Event Handling in Spring

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You have seen in all the chapters that core of Spring is the ApplicationContext, which manages complete life cycle of the beans. The ApplicationContext publishes certain types of events when loading the beans. For example, a ContextStartedEvent is published when the context is started and ContextStoppedEvent is published when the context is stopped.

Event handling in the ApplicationContext is provided through the ApplicationEvent class and ApplicationListener interface. So if a bean implements the ApplicationListener, then every time an ApplicationEvent gets published to the ApplicationContext, that bean is notified.

Spring provides the following standard events:

S.N.Spring Built-in Events & Description
1ContextRefreshedEvent
This event is published when the ApplicationContext is either initialized or refreshed. This can also be raised using the refresh() method on the ConfigurableApplicationContext interface.
2ContextStartedEvent
This event is published when the ApplicationContext is started using the start() method on the ConfigurableApplicationContext interface. You can poll your database or you can re/start any stopped application after receiving this event.
3ContextStoppedEvent
This event is published when the ApplicationContext is stopped using the stop() method on the ConfigurableApplicationContext interface. You can do required housekeep work after receiving this event.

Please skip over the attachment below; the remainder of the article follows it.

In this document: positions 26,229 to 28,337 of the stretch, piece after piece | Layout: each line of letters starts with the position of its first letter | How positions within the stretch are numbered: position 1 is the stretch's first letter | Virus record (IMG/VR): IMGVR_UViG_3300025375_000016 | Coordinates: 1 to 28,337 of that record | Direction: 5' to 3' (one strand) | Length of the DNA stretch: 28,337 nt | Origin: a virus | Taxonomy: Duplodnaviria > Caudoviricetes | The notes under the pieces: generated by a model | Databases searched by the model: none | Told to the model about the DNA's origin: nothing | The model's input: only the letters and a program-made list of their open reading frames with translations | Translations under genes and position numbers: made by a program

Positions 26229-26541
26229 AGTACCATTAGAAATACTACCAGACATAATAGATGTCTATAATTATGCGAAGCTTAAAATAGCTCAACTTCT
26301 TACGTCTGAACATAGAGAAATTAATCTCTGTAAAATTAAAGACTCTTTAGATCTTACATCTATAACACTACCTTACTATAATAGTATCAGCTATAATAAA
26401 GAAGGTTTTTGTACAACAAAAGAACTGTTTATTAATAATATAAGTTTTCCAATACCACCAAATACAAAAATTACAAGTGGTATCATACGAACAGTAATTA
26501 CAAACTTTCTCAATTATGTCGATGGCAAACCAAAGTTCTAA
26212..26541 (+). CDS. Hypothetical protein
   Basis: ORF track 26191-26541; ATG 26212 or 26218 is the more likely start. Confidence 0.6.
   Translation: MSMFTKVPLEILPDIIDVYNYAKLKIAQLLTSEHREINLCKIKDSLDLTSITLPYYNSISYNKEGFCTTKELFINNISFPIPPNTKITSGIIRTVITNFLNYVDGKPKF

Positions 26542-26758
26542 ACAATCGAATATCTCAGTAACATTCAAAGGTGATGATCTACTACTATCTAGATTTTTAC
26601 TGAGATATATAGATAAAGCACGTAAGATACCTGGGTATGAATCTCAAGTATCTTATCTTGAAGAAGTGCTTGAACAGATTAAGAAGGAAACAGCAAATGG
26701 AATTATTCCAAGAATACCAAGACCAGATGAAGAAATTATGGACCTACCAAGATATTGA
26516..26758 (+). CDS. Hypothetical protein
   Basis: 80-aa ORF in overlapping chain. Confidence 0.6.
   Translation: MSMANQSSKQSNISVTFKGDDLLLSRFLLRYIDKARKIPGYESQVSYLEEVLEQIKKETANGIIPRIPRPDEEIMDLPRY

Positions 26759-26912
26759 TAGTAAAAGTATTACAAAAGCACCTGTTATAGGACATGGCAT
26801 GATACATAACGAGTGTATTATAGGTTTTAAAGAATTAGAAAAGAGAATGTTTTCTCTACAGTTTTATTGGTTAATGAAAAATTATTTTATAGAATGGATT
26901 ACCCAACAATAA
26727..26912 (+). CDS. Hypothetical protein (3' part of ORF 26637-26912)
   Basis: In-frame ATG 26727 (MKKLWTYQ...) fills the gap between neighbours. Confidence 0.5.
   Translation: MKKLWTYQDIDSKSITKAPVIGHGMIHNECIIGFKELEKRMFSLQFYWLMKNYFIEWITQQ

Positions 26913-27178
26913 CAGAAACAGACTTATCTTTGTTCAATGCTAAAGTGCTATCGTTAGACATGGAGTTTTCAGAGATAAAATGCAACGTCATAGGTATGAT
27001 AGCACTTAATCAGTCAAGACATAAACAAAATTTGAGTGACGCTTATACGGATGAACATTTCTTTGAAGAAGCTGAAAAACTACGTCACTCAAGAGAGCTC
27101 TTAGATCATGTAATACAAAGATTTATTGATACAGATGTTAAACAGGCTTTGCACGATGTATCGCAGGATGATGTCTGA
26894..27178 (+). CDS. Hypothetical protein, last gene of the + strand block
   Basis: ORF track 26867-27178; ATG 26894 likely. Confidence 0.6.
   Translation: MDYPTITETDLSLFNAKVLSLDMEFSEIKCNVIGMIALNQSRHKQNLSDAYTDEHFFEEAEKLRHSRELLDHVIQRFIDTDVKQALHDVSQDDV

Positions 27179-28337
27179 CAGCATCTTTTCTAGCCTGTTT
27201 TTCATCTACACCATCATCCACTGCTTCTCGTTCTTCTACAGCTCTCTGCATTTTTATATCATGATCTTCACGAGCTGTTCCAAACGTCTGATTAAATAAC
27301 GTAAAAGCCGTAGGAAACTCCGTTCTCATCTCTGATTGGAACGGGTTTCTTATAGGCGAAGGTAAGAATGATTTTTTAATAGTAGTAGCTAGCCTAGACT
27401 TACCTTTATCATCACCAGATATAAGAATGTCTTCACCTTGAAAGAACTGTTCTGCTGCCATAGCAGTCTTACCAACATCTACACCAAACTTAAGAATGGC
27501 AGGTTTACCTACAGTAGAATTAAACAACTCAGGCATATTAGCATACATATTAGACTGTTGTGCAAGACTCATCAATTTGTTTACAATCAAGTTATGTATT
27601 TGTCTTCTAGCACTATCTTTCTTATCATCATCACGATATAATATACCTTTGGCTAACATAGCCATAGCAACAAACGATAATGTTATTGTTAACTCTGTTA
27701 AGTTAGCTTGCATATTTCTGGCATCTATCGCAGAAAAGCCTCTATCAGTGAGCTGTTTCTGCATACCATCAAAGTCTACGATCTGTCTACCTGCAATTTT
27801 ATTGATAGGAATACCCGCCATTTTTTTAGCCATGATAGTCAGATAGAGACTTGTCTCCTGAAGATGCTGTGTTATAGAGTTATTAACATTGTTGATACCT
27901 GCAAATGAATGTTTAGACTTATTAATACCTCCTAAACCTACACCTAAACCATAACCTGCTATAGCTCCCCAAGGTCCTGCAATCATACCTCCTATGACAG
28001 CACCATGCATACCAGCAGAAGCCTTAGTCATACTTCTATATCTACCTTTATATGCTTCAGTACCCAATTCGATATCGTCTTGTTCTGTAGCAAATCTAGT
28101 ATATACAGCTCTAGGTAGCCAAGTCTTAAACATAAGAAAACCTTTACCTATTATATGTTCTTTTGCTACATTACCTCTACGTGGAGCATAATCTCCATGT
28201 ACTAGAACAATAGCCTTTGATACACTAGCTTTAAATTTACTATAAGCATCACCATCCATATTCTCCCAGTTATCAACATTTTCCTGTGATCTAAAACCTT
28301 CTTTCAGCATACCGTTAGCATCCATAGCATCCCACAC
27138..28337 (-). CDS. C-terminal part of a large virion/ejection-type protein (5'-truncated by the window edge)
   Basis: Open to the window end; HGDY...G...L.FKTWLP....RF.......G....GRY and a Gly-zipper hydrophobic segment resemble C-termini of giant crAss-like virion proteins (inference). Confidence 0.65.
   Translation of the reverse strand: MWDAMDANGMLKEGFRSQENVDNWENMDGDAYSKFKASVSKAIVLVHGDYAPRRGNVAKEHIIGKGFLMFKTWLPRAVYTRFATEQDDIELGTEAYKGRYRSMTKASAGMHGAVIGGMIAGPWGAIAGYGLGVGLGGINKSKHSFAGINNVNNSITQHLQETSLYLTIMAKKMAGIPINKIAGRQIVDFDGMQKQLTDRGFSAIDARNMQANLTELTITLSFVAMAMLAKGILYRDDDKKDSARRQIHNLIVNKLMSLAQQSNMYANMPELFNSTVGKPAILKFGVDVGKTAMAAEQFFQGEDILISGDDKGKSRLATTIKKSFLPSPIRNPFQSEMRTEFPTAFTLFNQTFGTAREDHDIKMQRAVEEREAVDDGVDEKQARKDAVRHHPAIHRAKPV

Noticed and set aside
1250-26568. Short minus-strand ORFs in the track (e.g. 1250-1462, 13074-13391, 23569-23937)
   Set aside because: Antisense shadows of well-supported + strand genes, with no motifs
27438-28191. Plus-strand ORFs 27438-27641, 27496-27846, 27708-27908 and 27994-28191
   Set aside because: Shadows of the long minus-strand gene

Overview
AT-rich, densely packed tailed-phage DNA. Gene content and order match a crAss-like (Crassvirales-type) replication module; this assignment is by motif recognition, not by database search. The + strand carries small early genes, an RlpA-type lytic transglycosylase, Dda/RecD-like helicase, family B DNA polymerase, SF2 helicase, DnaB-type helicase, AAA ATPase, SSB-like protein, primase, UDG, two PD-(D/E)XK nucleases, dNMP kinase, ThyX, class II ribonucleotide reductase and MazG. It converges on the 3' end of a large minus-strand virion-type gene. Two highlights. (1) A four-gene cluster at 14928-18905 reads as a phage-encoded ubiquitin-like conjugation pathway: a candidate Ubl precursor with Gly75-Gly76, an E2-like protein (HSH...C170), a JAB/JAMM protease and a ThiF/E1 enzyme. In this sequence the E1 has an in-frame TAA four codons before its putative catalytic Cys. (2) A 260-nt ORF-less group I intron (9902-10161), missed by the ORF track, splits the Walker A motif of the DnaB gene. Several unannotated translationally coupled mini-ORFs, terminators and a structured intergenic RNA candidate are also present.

4ContextClosedEvent
This event is published when the ApplicationContext is closed using the close() method on the ConfigurableApplicationContext interface. A closed context reaches its end of life; it cannot be refreshed or restarted.
5RequestHandledEvent
This is a web-specific event telling all beans that an HTTP request has been serviced.

Spring's event handling is single-threaded so if an event is published, until and unless all the receivers get the message, the processes are blocked and the flow will not continue. Hence, care should be taken when designing your application if event handling is to be used.

Listening to Context Events:

To listen a context event, a bean should implement the ApplicationListener interface which has just one method onApplicationEvent(). So let us write an example to see how the events propagates and how you can put your code to do required task based on certain events.

Let us have working Eclipse IDE in place and follow the following steps to create a Spring application:

StepDescription
1Create a project with a name SpringExample and create a package com.tutorialspoint under the src folder in the created project.
2Add required Spring libraries using Add External JARs option as explained in the Spring Hello World Example chapter.
3Create Java classes HelloWorld, CStartEventHandler, CStopEventHandler and MainApp under the com.tutorialspoint package.
4Create Beans configuration file Beans.xml under the src folder.
5The final step is to create the content of all the Java files and Bean Configuration file and run the application as explained below.